NRI Pulse


Supreme Court denies Indian migrant’s appeal on deportation hearing notices


Washington D.C., June 17, 2024: The U.S. Supreme Court, on Friday, decided against three migrants, including Indian American Varinder Singh, who contended that the government violated immigration procedures by sending them removal hearing notices with incomplete information. The court’s 5-4 decision concluded that the migrants had adequate notice despite the initial omission of critical details.

Justice Samuel Alito, writing for the majority, stated that the migrants should have raised their concerns about the incomplete notices during their hearings. Since they failed to appear, they forfeited the right to challenge the removal orders. “That gives the immigration judge a chance to reschedule the hearing to cure any prejudice from the missing information,” Alito wrote.

Justice Samuel Alito emphasized that immigration law “does not allow aliens to seek rescission of removal orders in perpetuity based on arguments they could have raised in a hearing that they chose to skip.”

Justice Ketanji Brown Jackson dissented, arguing that the ruling effectively endorses the government’s practice of not providing the exact time and date of removal hearings, contrary to two previous Supreme Court decisions. She was joined by Justices Sonia Sotomayor, Elena Kagan, and Neil Gorsuch in her dissent. Jackson criticized the majority for “blessing the government’s abject noncompliance with the statute’s unequivocal command.”

The case was brought to the Supreme Court by Moris Esmelis Campos-Chaves, Varinder Singh, and Raul Daniel Mendez-Colin. They challenged the government’s deportation process, claiming that the notice system violated the Immigration and Nationality Act, which mandates that noncitizens be given a written notice of their removal proceedings.

Singh, who faces a removal order similar to Campos-Chaves, argued that the Department of Homeland Security failed to provide the required information upfront. Campos-Chaves, who entered the U.S. in 2005 and built a life as a gardener with a family and no criminal record, received a second notice with the hearing details only after the first notice left the time and place blank. His challenge, supported by Singh and Mendez-Colin, said the government must provide key information in the initial notice.

Singh, a native and citizen of India, entered the U.S. without inspection in 2016. The Department of Homeland Security (DHS) began removal proceedings against him and served him with a Notice to Appear, which did not specify the date or time for his removal hearing, instead stating “TBD.” After posting a bond paid by a family friend, Singh moved to Indiana and provided the immigration court with the address of another residence owned by the friend for reliable mail delivery. Unfortunately, his friend did not forward the hearing notices to Singh until 2019. When Singh missed his December 2018 removal hearing, an Immigration Judge ordered him removed in absentia.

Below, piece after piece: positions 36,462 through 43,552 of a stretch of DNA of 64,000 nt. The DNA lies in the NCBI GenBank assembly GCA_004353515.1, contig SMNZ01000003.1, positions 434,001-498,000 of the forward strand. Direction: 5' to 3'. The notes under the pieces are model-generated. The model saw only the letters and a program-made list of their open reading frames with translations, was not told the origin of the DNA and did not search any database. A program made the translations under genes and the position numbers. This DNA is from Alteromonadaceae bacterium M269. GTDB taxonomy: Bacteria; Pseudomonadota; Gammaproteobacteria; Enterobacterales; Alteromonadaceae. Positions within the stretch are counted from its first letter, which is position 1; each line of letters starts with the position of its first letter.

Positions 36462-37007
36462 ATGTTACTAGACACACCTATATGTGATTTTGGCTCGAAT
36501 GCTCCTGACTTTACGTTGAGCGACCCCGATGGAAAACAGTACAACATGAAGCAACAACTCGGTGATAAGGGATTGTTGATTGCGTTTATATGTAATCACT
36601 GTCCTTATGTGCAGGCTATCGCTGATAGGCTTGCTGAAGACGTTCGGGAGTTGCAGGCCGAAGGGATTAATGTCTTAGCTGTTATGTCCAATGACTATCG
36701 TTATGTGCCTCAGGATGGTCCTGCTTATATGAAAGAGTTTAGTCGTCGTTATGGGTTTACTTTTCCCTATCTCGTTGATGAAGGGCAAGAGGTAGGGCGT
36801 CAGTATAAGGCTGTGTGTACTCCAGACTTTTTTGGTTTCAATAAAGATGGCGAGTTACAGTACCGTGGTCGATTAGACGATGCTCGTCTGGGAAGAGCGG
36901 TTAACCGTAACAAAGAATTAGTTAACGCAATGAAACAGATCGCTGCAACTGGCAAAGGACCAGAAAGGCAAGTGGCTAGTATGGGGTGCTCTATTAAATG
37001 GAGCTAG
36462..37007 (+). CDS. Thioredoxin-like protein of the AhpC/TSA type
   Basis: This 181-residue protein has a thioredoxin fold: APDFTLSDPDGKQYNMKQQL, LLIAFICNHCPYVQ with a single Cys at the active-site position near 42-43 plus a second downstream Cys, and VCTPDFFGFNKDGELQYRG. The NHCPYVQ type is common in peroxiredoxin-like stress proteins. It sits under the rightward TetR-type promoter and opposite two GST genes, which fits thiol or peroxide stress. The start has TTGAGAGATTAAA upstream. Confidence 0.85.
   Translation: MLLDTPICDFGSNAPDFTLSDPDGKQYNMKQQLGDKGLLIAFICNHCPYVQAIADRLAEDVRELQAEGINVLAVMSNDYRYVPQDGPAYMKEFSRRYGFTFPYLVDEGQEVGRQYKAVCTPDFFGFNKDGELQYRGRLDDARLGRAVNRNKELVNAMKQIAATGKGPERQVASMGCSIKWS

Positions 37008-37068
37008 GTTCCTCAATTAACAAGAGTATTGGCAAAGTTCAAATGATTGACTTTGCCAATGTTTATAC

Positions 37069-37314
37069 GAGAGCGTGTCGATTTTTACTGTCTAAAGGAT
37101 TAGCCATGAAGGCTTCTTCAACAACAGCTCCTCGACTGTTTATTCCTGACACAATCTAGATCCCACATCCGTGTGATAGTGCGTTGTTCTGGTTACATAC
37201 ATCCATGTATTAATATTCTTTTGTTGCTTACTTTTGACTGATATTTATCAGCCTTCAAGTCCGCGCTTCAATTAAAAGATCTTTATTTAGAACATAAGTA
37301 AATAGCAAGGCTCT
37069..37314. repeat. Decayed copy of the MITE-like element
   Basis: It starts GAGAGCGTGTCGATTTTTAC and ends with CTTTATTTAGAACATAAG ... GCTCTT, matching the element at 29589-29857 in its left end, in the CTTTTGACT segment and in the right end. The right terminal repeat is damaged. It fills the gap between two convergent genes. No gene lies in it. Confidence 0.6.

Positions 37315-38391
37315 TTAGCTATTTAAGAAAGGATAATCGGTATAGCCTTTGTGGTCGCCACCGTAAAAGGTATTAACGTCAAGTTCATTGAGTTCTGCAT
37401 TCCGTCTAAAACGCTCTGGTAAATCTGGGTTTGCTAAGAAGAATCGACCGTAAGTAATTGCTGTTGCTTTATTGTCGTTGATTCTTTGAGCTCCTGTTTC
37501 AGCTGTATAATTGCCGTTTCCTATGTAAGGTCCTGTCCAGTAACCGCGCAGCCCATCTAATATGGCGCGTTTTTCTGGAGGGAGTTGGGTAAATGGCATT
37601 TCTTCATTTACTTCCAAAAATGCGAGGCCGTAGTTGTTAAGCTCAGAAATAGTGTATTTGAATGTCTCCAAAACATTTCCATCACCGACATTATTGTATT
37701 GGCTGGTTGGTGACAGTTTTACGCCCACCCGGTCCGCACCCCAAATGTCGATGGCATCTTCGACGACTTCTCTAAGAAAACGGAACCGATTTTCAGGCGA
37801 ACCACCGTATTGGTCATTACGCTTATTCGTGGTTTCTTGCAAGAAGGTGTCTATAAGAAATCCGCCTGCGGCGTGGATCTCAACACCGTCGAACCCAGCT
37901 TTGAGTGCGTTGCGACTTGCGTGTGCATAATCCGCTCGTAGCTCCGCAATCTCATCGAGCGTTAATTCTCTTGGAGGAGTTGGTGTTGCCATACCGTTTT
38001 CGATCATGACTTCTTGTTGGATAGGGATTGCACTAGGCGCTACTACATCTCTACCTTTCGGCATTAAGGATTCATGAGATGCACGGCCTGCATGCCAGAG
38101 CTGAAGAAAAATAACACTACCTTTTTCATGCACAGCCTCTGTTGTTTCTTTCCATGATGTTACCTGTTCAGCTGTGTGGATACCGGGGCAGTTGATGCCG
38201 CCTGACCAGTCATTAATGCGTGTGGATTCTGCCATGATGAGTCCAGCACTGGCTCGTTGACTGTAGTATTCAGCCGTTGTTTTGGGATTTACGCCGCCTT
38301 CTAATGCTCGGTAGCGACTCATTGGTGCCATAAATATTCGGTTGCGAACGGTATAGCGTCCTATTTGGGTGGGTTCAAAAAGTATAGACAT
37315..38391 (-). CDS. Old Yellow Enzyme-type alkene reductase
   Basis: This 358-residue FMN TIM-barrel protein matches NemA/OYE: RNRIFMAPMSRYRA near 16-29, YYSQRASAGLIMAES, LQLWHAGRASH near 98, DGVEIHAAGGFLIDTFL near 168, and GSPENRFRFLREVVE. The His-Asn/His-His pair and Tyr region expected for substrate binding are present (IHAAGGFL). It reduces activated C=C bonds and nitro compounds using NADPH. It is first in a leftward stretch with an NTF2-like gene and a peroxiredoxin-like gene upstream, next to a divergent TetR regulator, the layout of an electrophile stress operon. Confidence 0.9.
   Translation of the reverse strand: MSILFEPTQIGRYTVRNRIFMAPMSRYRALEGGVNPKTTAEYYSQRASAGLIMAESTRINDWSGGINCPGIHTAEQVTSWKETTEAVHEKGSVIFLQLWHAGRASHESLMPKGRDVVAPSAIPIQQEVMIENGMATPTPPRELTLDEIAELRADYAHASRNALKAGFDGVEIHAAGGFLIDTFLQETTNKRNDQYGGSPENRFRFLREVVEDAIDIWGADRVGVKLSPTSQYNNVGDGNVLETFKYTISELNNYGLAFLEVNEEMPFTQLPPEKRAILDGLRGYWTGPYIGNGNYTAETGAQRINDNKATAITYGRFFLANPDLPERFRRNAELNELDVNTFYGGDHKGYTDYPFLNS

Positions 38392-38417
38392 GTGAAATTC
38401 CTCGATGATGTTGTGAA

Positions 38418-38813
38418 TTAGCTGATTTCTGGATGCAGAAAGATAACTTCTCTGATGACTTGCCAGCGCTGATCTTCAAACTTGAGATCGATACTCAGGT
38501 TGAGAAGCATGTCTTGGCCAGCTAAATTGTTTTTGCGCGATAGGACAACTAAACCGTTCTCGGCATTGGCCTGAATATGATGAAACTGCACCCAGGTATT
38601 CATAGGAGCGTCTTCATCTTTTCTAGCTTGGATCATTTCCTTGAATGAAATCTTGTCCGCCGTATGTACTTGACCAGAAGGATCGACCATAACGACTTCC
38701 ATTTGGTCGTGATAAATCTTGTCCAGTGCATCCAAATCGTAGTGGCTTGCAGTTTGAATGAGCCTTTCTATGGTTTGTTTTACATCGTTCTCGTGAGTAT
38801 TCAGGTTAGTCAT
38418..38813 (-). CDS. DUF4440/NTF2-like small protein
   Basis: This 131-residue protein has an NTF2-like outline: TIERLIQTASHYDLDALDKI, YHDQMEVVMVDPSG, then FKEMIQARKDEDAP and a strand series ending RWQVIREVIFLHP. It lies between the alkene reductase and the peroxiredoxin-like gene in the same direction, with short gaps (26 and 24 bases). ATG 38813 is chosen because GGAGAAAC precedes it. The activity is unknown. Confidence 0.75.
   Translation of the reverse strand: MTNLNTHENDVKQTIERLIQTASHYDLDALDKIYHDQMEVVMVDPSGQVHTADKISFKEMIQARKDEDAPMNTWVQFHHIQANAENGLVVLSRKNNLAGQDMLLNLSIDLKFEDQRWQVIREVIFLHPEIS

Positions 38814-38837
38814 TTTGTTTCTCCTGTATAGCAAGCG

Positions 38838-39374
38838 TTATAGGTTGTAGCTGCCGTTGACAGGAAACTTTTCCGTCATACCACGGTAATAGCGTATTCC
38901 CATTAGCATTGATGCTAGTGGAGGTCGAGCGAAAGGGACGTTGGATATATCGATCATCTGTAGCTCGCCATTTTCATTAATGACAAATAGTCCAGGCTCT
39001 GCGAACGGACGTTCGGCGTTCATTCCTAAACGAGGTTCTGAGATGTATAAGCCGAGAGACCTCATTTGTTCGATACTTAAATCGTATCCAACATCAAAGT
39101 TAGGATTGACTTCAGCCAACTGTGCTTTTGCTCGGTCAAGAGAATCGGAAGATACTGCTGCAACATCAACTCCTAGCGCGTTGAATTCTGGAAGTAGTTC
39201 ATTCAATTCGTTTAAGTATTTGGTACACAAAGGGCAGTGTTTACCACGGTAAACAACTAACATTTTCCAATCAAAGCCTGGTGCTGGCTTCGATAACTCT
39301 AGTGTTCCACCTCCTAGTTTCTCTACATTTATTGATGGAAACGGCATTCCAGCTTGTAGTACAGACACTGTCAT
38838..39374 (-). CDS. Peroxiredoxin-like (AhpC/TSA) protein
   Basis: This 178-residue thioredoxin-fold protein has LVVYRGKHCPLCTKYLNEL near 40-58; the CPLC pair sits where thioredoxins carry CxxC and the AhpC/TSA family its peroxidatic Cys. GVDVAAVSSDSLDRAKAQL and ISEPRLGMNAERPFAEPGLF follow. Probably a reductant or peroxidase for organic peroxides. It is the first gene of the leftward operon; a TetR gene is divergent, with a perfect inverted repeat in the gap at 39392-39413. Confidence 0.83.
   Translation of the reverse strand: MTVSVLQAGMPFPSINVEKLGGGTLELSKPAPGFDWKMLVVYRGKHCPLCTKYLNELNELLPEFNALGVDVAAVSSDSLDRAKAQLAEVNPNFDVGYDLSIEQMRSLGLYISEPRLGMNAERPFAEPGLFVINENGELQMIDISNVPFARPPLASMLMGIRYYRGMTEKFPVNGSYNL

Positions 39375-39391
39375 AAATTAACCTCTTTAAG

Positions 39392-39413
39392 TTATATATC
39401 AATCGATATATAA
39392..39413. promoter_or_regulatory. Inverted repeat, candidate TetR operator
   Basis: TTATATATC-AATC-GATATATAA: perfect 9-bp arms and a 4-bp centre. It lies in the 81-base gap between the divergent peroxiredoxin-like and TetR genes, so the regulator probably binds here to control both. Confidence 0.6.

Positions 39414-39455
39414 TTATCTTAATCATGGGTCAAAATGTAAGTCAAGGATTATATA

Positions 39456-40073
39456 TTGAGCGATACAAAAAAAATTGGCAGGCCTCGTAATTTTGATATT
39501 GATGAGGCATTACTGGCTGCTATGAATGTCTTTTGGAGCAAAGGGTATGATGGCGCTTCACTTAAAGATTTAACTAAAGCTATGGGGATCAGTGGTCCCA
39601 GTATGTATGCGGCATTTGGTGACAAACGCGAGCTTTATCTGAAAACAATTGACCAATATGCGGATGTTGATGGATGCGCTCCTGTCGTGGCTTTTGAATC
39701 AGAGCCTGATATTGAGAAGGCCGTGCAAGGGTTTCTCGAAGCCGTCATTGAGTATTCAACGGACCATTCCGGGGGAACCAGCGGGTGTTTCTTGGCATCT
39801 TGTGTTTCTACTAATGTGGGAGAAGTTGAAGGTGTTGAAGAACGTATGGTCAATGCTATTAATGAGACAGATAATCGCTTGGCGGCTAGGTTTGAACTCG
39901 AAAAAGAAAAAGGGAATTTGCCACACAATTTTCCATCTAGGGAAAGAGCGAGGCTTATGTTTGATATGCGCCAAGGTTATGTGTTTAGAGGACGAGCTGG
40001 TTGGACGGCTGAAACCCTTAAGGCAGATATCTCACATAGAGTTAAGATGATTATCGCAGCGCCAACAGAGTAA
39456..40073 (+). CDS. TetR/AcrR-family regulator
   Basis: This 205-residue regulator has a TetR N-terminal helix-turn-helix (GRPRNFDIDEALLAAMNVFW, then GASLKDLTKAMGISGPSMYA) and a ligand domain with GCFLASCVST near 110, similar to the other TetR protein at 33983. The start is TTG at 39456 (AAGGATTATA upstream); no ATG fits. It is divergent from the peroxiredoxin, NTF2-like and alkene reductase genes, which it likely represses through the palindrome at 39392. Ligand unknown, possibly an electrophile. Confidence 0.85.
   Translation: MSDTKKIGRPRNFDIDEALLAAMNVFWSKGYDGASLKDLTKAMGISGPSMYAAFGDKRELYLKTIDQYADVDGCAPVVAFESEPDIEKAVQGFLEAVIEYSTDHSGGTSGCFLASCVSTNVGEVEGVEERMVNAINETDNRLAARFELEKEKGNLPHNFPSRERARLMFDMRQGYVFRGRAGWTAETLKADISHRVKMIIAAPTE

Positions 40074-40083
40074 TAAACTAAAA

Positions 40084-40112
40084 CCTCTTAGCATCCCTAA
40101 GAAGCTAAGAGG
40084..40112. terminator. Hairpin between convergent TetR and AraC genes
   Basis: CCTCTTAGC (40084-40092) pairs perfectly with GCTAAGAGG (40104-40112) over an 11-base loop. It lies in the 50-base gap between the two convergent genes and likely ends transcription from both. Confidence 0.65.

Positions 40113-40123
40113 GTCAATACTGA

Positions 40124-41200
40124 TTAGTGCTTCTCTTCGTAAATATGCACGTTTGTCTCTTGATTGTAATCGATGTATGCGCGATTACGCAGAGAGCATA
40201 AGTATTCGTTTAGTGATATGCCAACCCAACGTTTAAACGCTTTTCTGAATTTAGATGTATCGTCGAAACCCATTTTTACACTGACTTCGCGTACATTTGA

Upon learning about the hearing notices and the removal order, Singh filed a motion to reopen and rescind the order. He argued that the initial Notice to Appear was invalid under Pereira v. Sessions (2018) because it lacked time and date information. Singh also claimed “exceptional circumstances” should rescind the in absentia order. However, the Immigration Judge denied the motion, reasoning that subsequent hearing notices cured any defects in the initial notice and that the failure of Singh’s friend to forward the notices did not constitute “exceptional circumstances.”

The Supreme Court previously addressed the notice-to-appear requirements in the 2018 Pereira v. Sessions case, ruling that the time and place must be included to trigger the stop-time rule for calculating continuous residence. However, Campos-Chaves’ request to challenge his deportation under this precedent was denied by an immigration judge and upheld by the Board of Immigration Appeals.

Alito’s opinion rejected the migrants’ argument, asserting that the law requires proof that they were never informed of the hearing time. He explained that even if the first notice lacked specific details, a second notice could rectify this. The critical factor, Alito concluded, was that noncitizens must be aware of their hearing date to challenge removal orders.

Justice Jackson argued that this interpretation neglects Congress’s intent for the initial notice to be comprehensive. She said the law was designed to ensure noncitizens receive proper notice of their removal proceedings, emphasizing that the court should not undermine these legislative objectives.

This report is based on information from Courthouse News and additional details from the U.S. Court of Appeals document. For further details, please refer to their comprehensive coverage of the Supreme Court ruling.

Cover photo used for representational purposes only.

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